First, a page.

Jackie Burrell-McDonald was there to honor her late brother and his fiancé who were killed in April. Jane West said she has lost at least six family members due to gun violence — most recently her 23-year-old nephew in 2013.
The two women were among just under 100 who gathered at a bus stop on the 4500 block of Edmondson Ave. in West Baltimore Sunday afternoon as part of a series of events calling for a weekend ceasefire in the city.
“My heart is saddened every time I hear about another murder,” West said. “It’s a daily thing. If we join together then we can make a difference and can make a change. ”
The Rev. Msgr Richard J. Bozzelli, pastor of St. Bernadine Catholic Church, led the gatherers in prayer.
The Baltimore Ceasefire parade Saturday was about unity, a show of pride in community in the face of so much carnage, and a message of hope after three years in a row of more than 300 annual killings, attendees said.
“I think it’s really important for churches to give witness to what’s going on in our neighborhood,” said Bozzelli, whose church has been a fixture in West Baltimore for the past 90 years. “It’s important for us to walk the walk that all neighborhoods are walking.”
Bozzelli said his church comes to the same bus stop on Edmondson Avenue each Wednesday at 12:10 p.m. for weekly prayer service.
Erricka Bridgeford, one of the main organizers of the Baltimore Ceasefire weekend, said she’s extremely proud of her city.
“This weekend, watching all of the events and all of the people that came out has been beautiful,” she said. “A year later doing this movement that people said was stupid and wouldn’t work, I’m proud of Baltimore. People had to show up. People had to decide that they wanted something different. Thousands of people have done this. I had to believe in Baltimore, but they joined me.”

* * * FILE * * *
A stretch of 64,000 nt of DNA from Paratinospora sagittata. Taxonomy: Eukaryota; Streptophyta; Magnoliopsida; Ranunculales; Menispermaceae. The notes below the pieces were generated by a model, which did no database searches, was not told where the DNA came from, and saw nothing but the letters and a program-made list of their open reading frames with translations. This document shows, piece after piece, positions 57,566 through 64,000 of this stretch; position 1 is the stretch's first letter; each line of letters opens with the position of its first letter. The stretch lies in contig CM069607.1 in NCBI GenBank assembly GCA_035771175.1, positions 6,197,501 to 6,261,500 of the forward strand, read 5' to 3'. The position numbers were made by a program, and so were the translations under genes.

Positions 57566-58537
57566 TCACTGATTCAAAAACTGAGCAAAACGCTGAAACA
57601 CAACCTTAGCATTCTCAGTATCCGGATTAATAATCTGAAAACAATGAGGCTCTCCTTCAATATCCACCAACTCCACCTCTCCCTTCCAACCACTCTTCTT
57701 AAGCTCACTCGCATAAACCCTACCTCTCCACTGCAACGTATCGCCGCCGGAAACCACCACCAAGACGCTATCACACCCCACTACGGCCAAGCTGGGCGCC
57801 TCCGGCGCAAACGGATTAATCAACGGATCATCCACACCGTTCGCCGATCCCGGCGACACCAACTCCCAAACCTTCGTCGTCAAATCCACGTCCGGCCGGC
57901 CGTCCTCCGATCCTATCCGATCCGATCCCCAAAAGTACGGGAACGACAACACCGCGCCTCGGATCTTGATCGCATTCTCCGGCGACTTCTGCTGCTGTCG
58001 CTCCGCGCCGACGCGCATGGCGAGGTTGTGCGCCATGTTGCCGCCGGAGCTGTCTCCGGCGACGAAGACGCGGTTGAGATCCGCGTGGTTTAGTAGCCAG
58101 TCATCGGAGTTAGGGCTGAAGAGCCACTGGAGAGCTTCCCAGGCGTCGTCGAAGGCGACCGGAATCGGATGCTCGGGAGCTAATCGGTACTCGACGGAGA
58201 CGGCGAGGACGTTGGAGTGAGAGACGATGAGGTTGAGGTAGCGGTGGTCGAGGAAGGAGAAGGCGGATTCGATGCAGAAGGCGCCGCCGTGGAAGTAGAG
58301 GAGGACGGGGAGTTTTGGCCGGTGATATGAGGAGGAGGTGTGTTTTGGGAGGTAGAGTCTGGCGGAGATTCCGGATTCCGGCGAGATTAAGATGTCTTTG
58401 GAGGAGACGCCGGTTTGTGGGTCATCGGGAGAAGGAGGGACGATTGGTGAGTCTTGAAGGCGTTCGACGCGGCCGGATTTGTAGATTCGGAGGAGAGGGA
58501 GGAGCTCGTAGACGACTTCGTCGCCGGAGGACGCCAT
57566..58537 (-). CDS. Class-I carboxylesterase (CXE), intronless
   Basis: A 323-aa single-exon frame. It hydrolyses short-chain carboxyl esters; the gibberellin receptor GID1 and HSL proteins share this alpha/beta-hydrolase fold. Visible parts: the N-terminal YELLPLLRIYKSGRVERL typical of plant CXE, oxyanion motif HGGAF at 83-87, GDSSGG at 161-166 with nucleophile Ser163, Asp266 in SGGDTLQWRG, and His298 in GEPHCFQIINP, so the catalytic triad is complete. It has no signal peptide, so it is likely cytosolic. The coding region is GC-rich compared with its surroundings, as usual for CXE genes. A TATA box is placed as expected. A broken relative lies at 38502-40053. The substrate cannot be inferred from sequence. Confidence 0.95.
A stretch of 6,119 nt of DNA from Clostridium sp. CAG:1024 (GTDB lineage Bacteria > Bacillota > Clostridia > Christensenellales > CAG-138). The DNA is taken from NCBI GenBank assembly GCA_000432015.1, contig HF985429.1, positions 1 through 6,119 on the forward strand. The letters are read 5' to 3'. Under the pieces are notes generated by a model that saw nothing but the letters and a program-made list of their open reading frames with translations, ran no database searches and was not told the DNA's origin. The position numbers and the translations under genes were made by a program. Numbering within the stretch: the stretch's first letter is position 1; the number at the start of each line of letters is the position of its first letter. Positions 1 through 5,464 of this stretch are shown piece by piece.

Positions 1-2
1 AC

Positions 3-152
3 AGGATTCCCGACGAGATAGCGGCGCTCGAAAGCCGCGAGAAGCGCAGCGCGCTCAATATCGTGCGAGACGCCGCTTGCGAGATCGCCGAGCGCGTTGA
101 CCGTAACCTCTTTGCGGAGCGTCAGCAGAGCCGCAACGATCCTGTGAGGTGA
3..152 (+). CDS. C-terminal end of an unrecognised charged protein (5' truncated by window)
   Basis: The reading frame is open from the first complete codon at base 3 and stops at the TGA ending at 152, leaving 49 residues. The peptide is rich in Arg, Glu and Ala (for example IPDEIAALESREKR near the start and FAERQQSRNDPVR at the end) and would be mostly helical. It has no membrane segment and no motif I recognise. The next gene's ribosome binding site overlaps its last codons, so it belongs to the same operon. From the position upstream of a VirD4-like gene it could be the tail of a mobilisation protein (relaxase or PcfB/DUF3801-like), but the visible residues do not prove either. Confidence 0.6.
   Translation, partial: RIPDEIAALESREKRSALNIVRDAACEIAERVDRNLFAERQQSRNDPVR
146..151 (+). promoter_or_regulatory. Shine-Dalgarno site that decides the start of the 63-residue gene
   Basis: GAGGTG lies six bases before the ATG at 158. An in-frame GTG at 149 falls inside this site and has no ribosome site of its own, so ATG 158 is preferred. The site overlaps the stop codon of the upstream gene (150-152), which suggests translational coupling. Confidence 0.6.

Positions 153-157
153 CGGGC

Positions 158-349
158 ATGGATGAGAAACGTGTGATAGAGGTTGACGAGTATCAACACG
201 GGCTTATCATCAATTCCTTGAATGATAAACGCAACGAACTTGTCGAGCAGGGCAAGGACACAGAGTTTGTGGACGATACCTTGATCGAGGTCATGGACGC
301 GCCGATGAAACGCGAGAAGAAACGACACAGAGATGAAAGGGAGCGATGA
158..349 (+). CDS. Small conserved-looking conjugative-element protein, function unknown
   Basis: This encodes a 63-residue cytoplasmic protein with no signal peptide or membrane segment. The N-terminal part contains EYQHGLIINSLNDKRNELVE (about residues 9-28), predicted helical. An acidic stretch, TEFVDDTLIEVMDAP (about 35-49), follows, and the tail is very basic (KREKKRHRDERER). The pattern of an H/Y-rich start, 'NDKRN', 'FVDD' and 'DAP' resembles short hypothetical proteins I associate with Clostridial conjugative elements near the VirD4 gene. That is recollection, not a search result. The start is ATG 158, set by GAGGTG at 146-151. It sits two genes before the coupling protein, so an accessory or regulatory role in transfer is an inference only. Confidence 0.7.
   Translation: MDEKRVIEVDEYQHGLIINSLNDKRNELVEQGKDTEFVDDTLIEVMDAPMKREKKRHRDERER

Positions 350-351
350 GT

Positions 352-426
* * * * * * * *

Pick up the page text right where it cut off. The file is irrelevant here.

As of Sunday, two people had been fatally shot in the city during the Ceasefire event. A 27-year-old man was killed after being shot multiple times in Southwest Baltimore. Another man died after being shot near Johns Hopkins Hospital.
Ceasefire organizers shared plans on twitter to visit sites of both shootings “to pour love into those neighborhoods.”
“They absolutely are helping to heal our city,” Bridgeford said of the Ceasefire events. “We’re helping families heal. Families get involved. People all over the city who are feeling hopeless and defeated, they get involved and they don’t feel hopeless. … It’s changing the narrative of Baltimore.”
Earlier in the day, Bridgeford spoke to 200 people at Kingdom Life Church in West Baltimore.
She said she delivered a message of hope and perseverance.
Bridgeford, who works as the training director for Community Mediation Maryland, said she’s currently recruiting and working to train youth to become leaders in the ceasefire movement.
She’ll also work with three city schools this fall — Belmont Elementary, Digital Harbor High School, and Creative City Public Charter School — to provide those students with conflict resolution training.
The afternoon was filled with a series of prayers, uplifting songs and church hymns. At certain points, the crowd was encouraged to shake hands, hug, and sing. Religious leaders such as Wharton and Bozzelli read the names of the 28 people killed in the past 30 days.
Burrell-McDonald called out the name of her late brother, Clyde Burrell, Jr., 66, and his fiancé, Rona Brand, 54.
Brand’s 30-year-old nephew, who had been living in the basement of her home, has been charged in the killing.
“It’s been difficult for the entire family. It’s been devastating. We’re trying to heal,” said Burrell-McDonald, a member of Olive Baptist Church. “I wanted to come out and worship and fellowship with others. I wanted to send up a prayer. The Lord will heal our city. God’s blessings will heal our city.”